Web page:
Twice each year, the CFPB publishes its rulemaking agenda. Last December, we profiled the CFPB’s fall 2014 agenda. In today’s post, we review the spring 2015 agenda released by the CFPB a few weeks ago.

Looking at the agenda, the CFPB’s priorities still appear to be regulating the consumer mortgage industry, short-term, small dollar lending, debt collection and arbitration. This is certainly not a new policy direction, but in each of these areas, the CFPB is getting closer to final rules that will directly affect the consumer finance industry.

To summarize some of the upcoming initiatives:

  • In August 2014, the CFPB issued a proposed rule amending the Home Mortgage Disclosure Act (HMDA) to “align the law with existing industry standards for collecting data on mortgage loans and applications.” A final rule is expected to be released in late summer.
  • The CFPB continues to work on implementing mortgage reforms mandated under the Dodd-Frank Wall Street Reform and Consumer Protection Act of 2010. For example, in fall 2015, the CFPB expects to issue a final rule regarding requirements for small creditors, including those who operate in rural and underserved areas.
  • The CFPB is working on a final rule creating additional protections for prepaid financial products such as reloadable, prepaid cards and mobile wallets. We expect a final rule in early 2016.
  • As we have discussed here and here, the CFPB recently released a Proposal for short-term, small dollar lending. The next step is a Notice of Proposed Rulemaking, which is expected later this year.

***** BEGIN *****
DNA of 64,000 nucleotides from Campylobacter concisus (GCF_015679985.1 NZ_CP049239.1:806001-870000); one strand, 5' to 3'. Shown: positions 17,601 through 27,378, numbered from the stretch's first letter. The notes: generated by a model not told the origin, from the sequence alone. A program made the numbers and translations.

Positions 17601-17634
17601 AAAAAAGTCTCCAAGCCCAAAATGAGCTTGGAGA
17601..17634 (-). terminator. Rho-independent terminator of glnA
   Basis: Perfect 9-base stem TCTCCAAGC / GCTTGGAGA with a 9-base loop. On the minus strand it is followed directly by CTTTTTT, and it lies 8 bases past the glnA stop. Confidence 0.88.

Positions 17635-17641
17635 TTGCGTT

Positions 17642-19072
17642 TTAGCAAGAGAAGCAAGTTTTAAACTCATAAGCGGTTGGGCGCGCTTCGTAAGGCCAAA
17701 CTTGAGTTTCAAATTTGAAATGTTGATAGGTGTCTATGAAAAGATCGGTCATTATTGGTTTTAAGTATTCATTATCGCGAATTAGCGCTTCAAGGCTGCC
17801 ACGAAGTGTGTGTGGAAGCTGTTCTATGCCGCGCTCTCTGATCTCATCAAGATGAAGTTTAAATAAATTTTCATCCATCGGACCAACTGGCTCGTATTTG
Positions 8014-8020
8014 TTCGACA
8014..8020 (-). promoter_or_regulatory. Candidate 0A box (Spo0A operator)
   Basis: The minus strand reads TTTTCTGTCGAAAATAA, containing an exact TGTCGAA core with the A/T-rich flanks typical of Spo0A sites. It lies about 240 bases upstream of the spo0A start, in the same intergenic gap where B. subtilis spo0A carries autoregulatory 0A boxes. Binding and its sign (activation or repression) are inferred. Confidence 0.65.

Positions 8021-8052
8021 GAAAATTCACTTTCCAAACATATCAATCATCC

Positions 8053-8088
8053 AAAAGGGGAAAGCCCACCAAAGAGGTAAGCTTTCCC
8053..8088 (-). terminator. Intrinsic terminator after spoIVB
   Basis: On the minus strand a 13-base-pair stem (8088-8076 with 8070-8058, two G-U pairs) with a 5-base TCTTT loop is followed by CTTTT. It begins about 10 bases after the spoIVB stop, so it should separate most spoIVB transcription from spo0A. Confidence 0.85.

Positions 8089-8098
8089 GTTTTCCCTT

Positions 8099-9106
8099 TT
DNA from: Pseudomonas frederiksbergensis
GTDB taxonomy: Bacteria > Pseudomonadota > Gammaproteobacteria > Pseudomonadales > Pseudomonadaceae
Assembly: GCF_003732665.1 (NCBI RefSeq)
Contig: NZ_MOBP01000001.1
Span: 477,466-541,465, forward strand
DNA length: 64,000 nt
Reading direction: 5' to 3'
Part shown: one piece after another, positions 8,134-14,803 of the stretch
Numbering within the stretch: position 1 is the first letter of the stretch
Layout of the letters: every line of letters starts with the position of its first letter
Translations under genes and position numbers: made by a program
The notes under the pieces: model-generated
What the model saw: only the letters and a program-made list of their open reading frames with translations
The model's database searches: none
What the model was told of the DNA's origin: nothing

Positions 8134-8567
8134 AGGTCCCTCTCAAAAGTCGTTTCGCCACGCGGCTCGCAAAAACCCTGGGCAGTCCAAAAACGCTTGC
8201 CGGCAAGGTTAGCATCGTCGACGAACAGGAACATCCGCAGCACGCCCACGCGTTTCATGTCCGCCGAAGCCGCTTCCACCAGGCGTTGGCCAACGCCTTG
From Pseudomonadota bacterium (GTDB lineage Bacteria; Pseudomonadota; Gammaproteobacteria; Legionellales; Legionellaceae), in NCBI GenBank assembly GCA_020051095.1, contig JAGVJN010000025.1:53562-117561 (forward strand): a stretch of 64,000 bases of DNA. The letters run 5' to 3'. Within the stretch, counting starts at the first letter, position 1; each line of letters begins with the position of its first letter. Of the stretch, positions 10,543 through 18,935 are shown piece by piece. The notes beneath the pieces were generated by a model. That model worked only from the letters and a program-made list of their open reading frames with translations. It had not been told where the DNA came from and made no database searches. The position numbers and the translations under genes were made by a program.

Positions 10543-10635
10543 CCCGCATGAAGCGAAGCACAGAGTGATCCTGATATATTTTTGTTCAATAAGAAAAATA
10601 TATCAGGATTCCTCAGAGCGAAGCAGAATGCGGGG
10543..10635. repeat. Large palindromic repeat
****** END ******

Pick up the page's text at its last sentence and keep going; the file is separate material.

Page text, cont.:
• From time to time, the CFPB issues rules defining “larger participants” in various nonbank markets that are subject to supervision—specifically, debt collection, credit reporting, student loan servicing and international money transfers. In the next few months, the CFPB will add one more to this list with a proposed rule defining “larger participants” in the auto lending market.
  • In late 2013, the CFPB published an Advanced Notice of Proposed Rulemaking on debt collection practices. The CFPB is still working on a proposed rule.
  • In March 2015, the CFPB issued a report on consumer arbitration (which we have discussed here). While there are no specific rulemaking plans in place, the CFPB is considering whether to propose rules governing consumer arbitration.

Consumer finance companies need to pay attention. Several of these initiatives will have a direct impact on the installment lending industry.

So far, it has been a busy year for the CFPB, and it appears to be getting busier.